Wind power stirs up emotions on both sides, drawing support from environmentalists who worry about global warming, landowners who welcome a new stream of steady income and local governments seeking more tax revenue. However, those opposed are questioning the beatitudes professed by the proponents.
The advocates of wind power say it offers something for everyone: carbon-free electricity, construction and maintenance jobs, and competitive utility rates.
In fact, these factors have fueled incredible growth in the industry. But in the Midwest, where the greatest concentration of turbines are operating in the U.S., opponents have banded together to block wind projects in at least half a dozen states, including Nebraska, South Dakota, Indiana and Michigan. Disputes are still being waged in Iowa, Minnesota, Illinois and Maryland, and the Northeast has experienced intense opposition in Maine, New York, and Vermont.
For many critics, their opposition starts with a simple disdain for the metal towers that support blades half the length of a football field. They want the view from their kitchen window or deck to be scenic; farmland or hills, not giant wind-harnessing machinery.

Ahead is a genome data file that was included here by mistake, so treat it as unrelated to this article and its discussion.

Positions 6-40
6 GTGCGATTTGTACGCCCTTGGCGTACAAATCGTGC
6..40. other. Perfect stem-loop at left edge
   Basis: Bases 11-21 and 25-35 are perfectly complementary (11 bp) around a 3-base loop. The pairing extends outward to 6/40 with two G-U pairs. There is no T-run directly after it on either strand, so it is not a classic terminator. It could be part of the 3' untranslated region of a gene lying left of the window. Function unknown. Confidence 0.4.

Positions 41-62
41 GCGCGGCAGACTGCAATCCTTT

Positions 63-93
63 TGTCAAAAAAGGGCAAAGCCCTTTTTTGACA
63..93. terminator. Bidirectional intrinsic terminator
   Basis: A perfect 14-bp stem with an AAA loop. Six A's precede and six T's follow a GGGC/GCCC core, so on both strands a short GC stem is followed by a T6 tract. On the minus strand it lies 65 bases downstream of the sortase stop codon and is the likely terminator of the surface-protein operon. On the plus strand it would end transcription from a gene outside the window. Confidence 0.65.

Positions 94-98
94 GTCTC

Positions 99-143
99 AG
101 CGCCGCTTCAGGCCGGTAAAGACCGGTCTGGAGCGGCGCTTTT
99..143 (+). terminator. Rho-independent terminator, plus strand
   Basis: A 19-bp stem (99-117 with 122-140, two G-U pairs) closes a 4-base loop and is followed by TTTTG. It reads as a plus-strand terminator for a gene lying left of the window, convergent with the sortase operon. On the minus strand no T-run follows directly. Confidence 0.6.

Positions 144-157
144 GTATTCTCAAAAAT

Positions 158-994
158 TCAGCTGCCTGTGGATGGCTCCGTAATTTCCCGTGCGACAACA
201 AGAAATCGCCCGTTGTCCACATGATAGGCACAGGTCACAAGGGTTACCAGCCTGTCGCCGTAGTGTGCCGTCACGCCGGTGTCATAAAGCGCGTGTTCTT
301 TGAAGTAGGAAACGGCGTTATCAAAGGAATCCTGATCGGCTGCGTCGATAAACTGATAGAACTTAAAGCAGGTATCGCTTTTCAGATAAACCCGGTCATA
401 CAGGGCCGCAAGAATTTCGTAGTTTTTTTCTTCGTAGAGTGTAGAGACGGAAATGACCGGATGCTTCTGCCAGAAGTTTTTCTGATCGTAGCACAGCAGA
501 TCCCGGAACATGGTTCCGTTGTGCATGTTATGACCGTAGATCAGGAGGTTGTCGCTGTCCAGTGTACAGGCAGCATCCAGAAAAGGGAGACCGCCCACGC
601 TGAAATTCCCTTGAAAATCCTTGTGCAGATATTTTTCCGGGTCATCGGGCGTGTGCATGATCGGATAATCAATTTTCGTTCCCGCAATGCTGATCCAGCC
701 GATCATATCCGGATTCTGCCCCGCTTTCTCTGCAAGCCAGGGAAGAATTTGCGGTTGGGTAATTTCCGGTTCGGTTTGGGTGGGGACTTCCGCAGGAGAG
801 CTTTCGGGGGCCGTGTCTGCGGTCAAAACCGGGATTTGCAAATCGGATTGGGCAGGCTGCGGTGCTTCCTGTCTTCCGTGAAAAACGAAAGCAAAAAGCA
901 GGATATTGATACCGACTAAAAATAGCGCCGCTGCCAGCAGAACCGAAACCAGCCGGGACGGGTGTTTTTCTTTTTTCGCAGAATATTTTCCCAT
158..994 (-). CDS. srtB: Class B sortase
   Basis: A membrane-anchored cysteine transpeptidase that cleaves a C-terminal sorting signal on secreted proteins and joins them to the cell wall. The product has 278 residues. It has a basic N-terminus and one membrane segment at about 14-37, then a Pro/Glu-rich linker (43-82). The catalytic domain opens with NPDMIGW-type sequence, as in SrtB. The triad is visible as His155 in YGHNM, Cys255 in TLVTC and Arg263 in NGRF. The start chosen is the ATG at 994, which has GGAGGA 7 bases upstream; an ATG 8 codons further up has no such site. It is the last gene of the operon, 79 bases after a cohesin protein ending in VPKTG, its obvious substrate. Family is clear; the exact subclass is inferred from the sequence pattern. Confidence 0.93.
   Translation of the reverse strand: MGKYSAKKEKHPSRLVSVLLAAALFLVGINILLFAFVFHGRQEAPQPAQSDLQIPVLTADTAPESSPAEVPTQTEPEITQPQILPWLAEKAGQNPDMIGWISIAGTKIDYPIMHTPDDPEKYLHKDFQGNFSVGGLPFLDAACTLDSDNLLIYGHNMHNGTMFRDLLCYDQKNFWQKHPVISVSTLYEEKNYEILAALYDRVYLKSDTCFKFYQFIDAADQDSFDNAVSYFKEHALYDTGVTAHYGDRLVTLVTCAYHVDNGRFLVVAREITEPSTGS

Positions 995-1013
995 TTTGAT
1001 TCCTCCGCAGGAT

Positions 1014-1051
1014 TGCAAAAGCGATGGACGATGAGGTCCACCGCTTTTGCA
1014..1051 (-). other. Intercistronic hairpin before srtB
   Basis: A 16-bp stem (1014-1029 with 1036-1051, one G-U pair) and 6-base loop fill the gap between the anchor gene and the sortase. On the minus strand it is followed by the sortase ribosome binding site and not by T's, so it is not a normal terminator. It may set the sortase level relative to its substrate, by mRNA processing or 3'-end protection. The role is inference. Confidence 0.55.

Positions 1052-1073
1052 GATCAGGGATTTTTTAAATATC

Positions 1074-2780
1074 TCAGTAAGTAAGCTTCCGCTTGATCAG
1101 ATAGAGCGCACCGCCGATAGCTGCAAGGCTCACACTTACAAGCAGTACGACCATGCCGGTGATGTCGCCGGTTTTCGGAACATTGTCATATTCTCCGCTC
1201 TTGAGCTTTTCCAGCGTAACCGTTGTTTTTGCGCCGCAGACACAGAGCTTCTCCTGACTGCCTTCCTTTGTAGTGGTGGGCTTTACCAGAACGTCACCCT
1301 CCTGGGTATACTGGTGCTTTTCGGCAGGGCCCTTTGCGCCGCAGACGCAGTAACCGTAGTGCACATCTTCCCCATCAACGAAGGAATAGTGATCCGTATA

Others cite grievances such as; the turbines make them dizzy, irritable, and unable to sleep. The whooshing noise and vibration from the blades, they say, forces them to close their windows and blinds and use “white noise” to mask the mechanical sounds. Some say that they fear for their property values, as fewer people will want to buy a home overlooking a wind farm.
The wind industry says there are no independent studies proving that wind turbines cause health problems. And in many cases, they argue, that the wind farms boost property values in the surrounding areas, because developers pay to upgrade surrounding roads, and the tax revenue generated offsets property taxes making their homes more desirable.
Dan Litchfield, a senior manager at Invenergy, one of the world’s largest wind-energy developers, blames much of the opposition on misinformation but acknowledges that some resistance persists even when neighbors are provided with full details. “A lot of people tell me they like the look of wind turbines,” he added. “They find them graceful.”